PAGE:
Pitfall 4: Lack of diversity in the participant group

A heterogeneous group of participants is important in order to cover the diversity of potential users and application contexts. A one-sided group can exclude important usage scenarios and lead to a biased evaluation. To ensure adequate diversity, you should find as many people and backgrounds from one group as possible (different ages, different practical experience, …).

Worst case: The worst case scenario for a lack of diversity in the participant group would be that important user groups or application contexts are not adequately considered. This could result in a medical device that is not suitable or safe for certain population groups, which could lead to serious ethical or legal issue.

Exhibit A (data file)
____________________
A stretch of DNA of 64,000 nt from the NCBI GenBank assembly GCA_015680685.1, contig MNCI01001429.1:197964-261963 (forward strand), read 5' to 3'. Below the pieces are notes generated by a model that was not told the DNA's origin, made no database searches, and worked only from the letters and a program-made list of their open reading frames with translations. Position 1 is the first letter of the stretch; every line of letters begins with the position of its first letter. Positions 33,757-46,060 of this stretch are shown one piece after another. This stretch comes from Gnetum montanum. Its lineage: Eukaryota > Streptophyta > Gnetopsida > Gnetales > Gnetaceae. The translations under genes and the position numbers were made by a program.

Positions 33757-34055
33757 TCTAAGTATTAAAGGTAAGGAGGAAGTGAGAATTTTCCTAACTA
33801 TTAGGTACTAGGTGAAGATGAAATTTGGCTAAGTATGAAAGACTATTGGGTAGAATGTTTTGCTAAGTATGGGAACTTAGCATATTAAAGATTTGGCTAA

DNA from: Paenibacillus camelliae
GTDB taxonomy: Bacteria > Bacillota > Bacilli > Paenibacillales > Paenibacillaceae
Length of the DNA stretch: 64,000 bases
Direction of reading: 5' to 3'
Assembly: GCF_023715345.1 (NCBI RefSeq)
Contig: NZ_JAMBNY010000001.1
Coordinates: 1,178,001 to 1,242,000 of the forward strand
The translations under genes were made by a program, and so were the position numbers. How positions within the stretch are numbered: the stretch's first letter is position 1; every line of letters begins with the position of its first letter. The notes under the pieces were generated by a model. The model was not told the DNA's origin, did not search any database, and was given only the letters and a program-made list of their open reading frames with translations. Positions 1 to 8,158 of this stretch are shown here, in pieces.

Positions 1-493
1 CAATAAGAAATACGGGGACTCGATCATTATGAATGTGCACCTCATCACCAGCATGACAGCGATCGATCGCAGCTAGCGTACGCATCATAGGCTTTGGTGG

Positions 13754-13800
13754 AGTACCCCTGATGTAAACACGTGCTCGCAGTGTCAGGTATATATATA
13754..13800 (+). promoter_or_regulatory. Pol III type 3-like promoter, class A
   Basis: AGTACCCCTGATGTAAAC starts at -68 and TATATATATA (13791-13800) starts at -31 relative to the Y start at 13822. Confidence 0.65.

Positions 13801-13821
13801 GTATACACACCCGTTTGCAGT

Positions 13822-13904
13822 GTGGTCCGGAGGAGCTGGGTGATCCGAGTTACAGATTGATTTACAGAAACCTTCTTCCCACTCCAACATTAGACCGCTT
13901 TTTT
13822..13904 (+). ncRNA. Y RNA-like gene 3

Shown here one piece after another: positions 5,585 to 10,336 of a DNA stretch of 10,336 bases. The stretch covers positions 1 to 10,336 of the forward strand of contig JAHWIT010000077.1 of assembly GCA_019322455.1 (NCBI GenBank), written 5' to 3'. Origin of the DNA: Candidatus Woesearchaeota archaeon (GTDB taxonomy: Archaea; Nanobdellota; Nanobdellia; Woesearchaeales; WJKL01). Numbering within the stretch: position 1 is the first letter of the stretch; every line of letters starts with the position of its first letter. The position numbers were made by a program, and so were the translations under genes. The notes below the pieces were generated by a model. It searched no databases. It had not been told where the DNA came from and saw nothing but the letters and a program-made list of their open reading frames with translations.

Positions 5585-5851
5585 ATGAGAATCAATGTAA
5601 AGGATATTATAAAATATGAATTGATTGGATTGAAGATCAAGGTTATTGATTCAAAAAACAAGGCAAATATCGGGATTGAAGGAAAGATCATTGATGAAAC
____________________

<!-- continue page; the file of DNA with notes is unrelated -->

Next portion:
Pitfall 5: Unrealistic test conditions

The test environment and conditions should be as realistic as possible to ensure that the evaluation results reflect the actual use of the medical device. This may mean that tests are conducted in a clinical environment or that specific usage scenarios are simulated to replicate the real conditions under which the product will be used.

Worst case: The worst case scenario for non-realistic test conditions would be that the evaluation results do not reflect the actual performance or safety of the medical device. There is a risk that the Notified Bodies will not accept this in the summative evaluation and refuse approval. The test then has to be carried out again at high additional cost and the approval is delayed at high opportunity cost.

Pitfall 6: Lack of consideration of potential risks